• So sorry you had a bad experience! This is why checking/comparing crime stats and spending time in the neighborhood before you move is essential! I love my “sketchy” neighborhood, which some people who might be referred to as bigots hate, but the crime is actually fairly low, and my neighbors are great.

  2. While we don’t live in town at the moment, and our area isn’t bad – the steroe type is. A few months ago we moved into a mobile home park closer to our target area. And my MIL let us know just how she felt, lol. Her exact words “How do you plan to raise a baby in a trailer?”~ ugh. But in our quest to downsize our home and footprint on life…we bought it. This gets us one step closer to our goal of a small homestead. Not everyone in our family understand what we are doing, but it works for us and who really gives a shit what others think? You can always visit them at thier house! lol….like we do 😉

  3. My partner and I (we’re renting) moved to an apartment on the border of our city’s central area and one of it’s worse reputation suburbs, at first our families and friends thought we were a bit crazy. My parents started looking feverishly for places for us in nicer suburbs that they honestly didn’t understand we couldn’t afford and wouldn’t be considered old enough for. But I’ve found that having them over, even to drop in casually, has received only positive reactions. Over the time we’ve been here I’ve only had to call the police twice, for alcohol fueled street violence that has been between people who know each other already. There was probably more crime in my old student neighborhood than there is here, and our apartment is of a far better quality than the places we used to rent close to our university (for the same price). I wouldn’t raise a child here, but that is primarily because our city suffered some severe earthquake damage recently and it is eerie living in the centre- there aren’t many restaurants, stores or businesses around us anymore and I’d want a child of mine to be surrounded by a bit more of a community vibe. Overall, given the city’s current rental crisis, the fact we’re under 25 and have fragile finances…I feel totally lucky and excited to be where we are right now.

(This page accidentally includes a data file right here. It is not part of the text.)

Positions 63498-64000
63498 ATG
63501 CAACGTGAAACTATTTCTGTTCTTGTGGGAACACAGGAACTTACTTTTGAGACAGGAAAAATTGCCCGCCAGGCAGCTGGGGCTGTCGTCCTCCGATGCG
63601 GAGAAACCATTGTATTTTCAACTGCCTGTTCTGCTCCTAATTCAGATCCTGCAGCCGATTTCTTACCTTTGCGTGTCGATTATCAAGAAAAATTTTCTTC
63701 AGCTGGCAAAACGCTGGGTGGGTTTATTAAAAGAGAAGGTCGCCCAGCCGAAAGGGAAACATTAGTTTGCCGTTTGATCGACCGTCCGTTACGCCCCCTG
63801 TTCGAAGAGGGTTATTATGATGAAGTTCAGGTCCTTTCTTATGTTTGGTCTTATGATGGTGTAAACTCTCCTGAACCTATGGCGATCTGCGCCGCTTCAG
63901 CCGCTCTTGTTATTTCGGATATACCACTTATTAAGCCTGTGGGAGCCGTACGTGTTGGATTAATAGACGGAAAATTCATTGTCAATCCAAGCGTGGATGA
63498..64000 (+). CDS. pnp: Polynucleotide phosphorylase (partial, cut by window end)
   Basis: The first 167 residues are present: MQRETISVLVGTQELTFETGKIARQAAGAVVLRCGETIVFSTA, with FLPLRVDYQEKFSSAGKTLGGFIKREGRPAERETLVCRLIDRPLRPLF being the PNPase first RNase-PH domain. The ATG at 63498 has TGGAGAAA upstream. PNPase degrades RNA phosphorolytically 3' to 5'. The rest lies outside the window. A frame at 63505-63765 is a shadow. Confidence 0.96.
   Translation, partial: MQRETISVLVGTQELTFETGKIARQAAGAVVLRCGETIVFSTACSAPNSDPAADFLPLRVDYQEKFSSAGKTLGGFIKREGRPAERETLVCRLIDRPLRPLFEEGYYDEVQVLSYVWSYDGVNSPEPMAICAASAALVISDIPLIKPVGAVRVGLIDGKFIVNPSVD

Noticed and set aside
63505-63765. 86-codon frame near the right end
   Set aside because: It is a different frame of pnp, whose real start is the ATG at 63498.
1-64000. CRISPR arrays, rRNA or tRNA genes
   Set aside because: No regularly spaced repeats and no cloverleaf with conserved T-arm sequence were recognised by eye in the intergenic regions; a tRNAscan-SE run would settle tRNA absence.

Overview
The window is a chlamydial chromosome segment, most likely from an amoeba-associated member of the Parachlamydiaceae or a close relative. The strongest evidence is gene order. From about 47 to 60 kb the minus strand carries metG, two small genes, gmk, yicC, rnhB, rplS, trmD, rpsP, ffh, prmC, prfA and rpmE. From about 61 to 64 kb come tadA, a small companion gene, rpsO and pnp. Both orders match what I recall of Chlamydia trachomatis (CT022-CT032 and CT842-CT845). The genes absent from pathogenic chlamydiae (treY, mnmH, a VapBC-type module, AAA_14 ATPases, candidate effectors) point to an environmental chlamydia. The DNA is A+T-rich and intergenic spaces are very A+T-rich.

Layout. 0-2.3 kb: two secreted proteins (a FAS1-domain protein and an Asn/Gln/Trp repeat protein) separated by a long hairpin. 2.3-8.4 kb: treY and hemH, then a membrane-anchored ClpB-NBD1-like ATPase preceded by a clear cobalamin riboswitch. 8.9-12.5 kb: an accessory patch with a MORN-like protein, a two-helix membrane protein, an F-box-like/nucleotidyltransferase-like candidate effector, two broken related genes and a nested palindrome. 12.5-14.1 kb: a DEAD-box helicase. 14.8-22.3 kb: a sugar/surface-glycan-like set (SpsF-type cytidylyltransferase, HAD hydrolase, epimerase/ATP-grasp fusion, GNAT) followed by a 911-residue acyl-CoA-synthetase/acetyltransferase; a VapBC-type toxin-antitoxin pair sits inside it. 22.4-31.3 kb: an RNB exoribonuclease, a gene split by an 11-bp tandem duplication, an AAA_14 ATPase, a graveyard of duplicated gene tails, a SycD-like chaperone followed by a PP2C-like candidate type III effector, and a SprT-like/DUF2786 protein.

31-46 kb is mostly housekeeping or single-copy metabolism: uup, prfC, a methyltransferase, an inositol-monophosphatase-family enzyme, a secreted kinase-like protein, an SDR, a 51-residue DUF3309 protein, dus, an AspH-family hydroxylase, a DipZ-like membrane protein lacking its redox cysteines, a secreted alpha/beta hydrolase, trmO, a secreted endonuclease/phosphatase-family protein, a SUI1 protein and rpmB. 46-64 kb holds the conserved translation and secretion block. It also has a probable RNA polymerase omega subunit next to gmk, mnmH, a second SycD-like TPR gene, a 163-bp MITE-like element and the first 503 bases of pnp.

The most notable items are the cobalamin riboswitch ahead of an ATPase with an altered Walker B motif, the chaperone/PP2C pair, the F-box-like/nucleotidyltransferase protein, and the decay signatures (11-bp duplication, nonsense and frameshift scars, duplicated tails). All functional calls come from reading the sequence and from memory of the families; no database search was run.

4. Ok — here’s our situation. The house is perfect hubby and I totally loved it. The neighborhood is great and I mena for blocks — the neighborhood is nice…BUT the town has a bad rep. Poor schools, not walkable (but it’s the ‘burbs), 1 hour commute to NYC. Our realtor who showed the placed loves the town but his children are grown. We’d have to send our little one to private school but he’s already going to private school. Oh and did I mention the price is TOTALLY right! What am I overlooking here — other than the opinions of those who don’t like the town.